A quarter of a million problem gamblers is too many

The Methodist Church has said that it is relieved by the results of the Gambling Commission's prevalence study, published today. The study shows that the number of problem gamblers is the same as the previous study in 1999 and the number of people gambling is, if anything, slightly lower.

The Methodist Church has also welcomed the finding that attitudes to gambling are more negative than positive.

Anthea Cox, Coordinating Secretary for Public Life and Social Justice said; "While we are relieved that the number of problem gamblers has not risen, there are still far too many. This authoritative study gives a clear picture of the situation before the implementation of the Gambling Act on 1 September this year.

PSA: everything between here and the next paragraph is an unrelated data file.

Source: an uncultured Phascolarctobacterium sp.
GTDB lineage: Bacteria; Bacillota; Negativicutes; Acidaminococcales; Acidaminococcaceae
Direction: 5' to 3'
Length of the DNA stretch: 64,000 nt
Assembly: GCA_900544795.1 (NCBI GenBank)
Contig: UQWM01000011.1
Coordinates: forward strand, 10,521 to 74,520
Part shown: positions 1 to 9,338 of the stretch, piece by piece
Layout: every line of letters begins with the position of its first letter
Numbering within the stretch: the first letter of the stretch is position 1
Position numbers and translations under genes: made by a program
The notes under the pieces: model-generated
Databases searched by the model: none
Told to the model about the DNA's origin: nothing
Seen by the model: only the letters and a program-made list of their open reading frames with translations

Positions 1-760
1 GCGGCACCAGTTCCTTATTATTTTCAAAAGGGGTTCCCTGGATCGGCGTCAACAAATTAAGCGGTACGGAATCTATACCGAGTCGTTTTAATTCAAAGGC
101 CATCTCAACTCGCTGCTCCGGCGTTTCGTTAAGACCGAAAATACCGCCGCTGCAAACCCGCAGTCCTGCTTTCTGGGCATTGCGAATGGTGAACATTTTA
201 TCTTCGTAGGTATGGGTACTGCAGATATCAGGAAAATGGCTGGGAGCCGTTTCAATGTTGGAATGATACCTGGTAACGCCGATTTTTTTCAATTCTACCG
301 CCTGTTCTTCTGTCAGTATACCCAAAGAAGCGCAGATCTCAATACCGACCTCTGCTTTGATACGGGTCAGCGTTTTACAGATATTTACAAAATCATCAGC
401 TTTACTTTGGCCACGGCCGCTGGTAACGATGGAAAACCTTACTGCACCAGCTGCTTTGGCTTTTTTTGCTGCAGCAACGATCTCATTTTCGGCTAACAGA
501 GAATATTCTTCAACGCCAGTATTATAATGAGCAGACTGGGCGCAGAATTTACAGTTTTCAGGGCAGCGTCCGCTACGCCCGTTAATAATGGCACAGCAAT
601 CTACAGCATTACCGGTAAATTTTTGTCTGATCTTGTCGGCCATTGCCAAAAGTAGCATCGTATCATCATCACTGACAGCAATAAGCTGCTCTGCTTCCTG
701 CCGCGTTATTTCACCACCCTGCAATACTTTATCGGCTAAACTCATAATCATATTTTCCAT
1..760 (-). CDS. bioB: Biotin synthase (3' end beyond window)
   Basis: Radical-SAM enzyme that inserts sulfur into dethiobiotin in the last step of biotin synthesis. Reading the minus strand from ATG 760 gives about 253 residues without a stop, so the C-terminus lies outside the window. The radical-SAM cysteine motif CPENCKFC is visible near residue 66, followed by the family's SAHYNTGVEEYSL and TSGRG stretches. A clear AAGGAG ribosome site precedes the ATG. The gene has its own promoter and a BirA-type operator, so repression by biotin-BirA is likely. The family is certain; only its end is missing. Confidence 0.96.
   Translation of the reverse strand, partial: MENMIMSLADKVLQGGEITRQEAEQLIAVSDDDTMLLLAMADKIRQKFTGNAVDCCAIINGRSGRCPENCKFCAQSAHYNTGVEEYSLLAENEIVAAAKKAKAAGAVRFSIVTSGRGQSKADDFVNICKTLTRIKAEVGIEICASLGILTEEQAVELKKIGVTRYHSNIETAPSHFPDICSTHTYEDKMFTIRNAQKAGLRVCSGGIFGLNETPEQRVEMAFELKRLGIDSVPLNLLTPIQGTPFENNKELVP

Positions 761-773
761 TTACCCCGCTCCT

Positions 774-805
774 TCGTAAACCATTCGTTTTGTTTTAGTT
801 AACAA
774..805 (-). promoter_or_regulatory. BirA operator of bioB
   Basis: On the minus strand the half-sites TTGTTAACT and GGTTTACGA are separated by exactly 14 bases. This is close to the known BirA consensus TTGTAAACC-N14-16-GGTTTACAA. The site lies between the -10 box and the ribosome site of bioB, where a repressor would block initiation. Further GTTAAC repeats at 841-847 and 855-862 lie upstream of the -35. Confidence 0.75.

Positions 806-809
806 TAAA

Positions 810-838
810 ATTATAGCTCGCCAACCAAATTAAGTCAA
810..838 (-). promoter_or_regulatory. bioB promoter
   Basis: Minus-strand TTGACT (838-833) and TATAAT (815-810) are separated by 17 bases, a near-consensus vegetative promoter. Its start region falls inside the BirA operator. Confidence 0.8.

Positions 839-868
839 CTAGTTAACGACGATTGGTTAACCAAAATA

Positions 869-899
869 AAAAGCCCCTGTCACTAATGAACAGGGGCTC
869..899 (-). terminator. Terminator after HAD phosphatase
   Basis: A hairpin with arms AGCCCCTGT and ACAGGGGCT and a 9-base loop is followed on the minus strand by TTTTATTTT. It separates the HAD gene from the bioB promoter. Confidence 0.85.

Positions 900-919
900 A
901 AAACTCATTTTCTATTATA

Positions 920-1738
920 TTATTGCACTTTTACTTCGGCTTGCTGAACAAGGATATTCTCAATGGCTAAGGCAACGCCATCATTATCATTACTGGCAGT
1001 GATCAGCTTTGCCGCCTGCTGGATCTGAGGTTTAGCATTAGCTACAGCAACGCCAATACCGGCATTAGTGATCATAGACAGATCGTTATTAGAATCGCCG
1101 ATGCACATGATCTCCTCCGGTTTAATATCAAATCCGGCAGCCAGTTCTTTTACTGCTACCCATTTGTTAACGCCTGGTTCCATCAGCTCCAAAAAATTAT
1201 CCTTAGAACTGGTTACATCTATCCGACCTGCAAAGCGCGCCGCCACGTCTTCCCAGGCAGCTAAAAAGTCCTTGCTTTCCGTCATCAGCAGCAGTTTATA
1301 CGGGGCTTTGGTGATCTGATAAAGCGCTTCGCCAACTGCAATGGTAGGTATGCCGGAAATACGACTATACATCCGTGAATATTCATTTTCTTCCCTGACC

"The Government have always said that the Act provides greater safeguards for people who are vulnerable to problem gambling; it is now for them and the Gambling Commission to implement the Act so as to ensure that these predictions come true. We want the next study in three years time to show a fall in the number of problem gamblers. We remain concerned about the increase in online gambling and betting; the study clearly shows that these are high risk for problem gambling".

The Methodist Church is calling for increased funds for help and treatment for problem gamblers and for a major programme to raise awareness of the risks of gambling. With the Salvation Army it has produced "Against the Odds", which gives the facts about gambling, discusses a Christian response, lists sources of help and suggests what people can do if they are concerned about gambling.

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